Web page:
India defeated Sri Lanka by 168 runs in the fourth ODI to take a 4-0 lead in the five-match series. There were many statistical highlights from the game, but you already know the match will not be remembered for its numbers right?
When India won the toss and decided to bat on a beautiful batting deck, we knew Kohli’s team will be looking to flex its batting muscles for the first time in the series. After another rare failure for Shikhar Dhawan, Virat Kohli joined Rohit Sharma at the crease and what unfolded over the next two hours can only be described as batting pageantry. If this match was a Bollywood movie, then the partnership between these two was the item song which brings people to the theatres.
Kohli started the show with an elegant cover drive. The ball was pitched well outside the off stump and was going further away with the angle of left-arm seamer Vishwa Fernando but Kohli had played the last 8 balls watchfully and knew this pitch could be trusted. The expression on his face and the shake of the head when he met Rohit in the middle of the pitch said it all. The India captain wouldn’t be holding back now. Just to prove his point, Kohli sent the next two balls to the boundary. In three balls we had already seen the full range of Kohli’s batting ammunition. The power, poise and front foot push — all systems checked. When that happens, it normally means Kohli will get a hundred.
In the next three overs, Kohli had raced to 30 with six boundaries. What separates Kohli from his peers as a one-day batsman is the ease with which he picks risk free boundaries. In an era where a lot of batsmen premeditate a shot especially in the power play overs, Kohli generally doesn’t have any idea where the ball will be dispatched until it leaves the bowler’s hand. Even in T20s, he mostly relies on timing the ball and finding the gaps. Unless he is whipping the ball through the leg side with his wrists, there is hardly any follow through of the bat either. It’s almost as if he wants to score runs but doesn’t want to rub it into the bowlers with a flourishing blade.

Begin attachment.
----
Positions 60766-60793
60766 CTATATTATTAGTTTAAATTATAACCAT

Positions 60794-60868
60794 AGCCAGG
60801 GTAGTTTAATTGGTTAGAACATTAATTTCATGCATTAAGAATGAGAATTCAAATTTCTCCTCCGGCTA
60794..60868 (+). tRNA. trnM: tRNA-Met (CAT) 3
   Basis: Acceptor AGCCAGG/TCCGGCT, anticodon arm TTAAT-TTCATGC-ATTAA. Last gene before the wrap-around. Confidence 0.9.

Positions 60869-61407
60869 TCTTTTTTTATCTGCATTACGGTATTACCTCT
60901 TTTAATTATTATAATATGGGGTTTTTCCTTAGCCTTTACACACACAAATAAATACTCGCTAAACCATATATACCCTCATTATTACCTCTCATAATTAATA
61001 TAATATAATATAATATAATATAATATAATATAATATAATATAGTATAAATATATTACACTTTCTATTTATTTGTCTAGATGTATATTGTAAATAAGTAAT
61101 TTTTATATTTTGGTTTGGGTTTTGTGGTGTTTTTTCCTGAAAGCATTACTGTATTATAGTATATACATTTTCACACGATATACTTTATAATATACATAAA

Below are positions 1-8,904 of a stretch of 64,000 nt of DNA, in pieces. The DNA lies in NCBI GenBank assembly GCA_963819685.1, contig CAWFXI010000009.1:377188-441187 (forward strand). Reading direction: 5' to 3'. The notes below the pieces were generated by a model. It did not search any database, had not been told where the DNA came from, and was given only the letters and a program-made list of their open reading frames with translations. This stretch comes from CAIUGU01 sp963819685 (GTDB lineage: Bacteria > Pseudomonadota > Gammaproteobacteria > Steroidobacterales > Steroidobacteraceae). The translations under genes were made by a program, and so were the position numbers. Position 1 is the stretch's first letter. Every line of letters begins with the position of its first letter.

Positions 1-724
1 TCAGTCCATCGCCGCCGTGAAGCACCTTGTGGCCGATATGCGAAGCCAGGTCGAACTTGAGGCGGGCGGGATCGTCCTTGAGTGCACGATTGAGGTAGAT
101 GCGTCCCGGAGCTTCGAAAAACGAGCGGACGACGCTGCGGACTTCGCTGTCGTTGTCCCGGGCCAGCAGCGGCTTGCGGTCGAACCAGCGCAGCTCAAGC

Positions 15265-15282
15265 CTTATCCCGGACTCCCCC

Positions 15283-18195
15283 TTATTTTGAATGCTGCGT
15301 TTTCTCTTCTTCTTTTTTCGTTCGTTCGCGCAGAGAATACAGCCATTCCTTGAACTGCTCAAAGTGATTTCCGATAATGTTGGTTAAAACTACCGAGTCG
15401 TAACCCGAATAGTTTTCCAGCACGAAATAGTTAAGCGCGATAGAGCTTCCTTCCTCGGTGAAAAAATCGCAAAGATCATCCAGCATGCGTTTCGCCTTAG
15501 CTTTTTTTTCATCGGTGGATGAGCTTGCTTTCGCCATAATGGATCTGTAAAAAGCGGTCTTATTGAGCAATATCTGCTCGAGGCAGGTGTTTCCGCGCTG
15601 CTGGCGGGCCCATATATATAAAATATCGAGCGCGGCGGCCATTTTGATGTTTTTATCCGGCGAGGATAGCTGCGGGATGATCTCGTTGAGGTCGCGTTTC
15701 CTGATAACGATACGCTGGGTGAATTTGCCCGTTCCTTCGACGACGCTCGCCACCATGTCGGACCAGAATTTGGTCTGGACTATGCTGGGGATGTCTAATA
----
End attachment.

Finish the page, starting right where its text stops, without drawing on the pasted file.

Rohit was happy watching this from the other end for a major part of the powerplay overs. He has never been one to eagerly rush off the blocks. But he can surprise you with a sudden display of aggression out of nowhere. When Angelo Mathews pitched one slightly short of length in the ninth over, Rohit needed no second invitation. As he often does, the Mumbai batsman pulled it disdainfully off the front foot to send it soaring over the boundary. The lazy giant was well awake now.
Kohli was dealing almost exclusively in fours now with drives and flicks straight out of coaching manual. He raised his fifty in the 11th over of the game. The only time he looked slightly ungainly was when he was a bit late on the pull shot against a Lasith Malinga bouncer but still got four for it.
Sri Lanka rolled the dice with Akila Dhananjaya in the 12th over. His spell was the only thing that could save Sri Lanka now from India posting an improbable total. The pair watchfully negotiated his first over before Rohit decided to take the charge. A premeditated heave and a powerful sweep gave him a four and a six, and Dhananjaya was already blunted.
It was time for an all out charge from both ends now. Kohli showed his version of the lofted drive in the 16th over to collect his first six and Rohit matched it with his own nonchalant extra-cover lofted drive for four the very next over. The bowlers were mere spectators. The two partners at the crease had entered blockbuster mode and doing a friendly dance-off to delight the spectators.
Before long, we were witnessing the inevitable Kohli hundred, off 76 balls. Kohli celebrated sheepishly, almost as if he was too embarrassed to collect an international hundred this easily. With 26 overs still to go, a double hundred was on the cards for the India captain. He was only battling humidity and his own boredom now.
Rohit meanwhile was manufacturing shots to kill his own boredom. Angling his blade like an artist to place the ball to the left or right of a diving fieldsman and just to ensure it doesn’t get monotonous for them, hitting it over their head.
Kohli perished when he drove one uppishly over cover only to give a simple catch to the boundary rider. It was Malinga’s 300th ODI wicket and it couldn’t have come at a better time for his team desperately seeking some relief.
Rohit got to his hundred in the 34th over with an effortless on drive. He became the only Indian to score back-to-back hundreds in Sri Lanka. He perished soon after in a mini collapse for his team but the platform set by him and Kohli was too strong for Sri Lanka to have any chance of a comeback.
This was the third 200 partnership between Rohit and Kohli which makes them the joint highest-pair for most 200 plus partnerships. With the two still in their batting prime, the cricket world can look forward to more entertainment from this pair.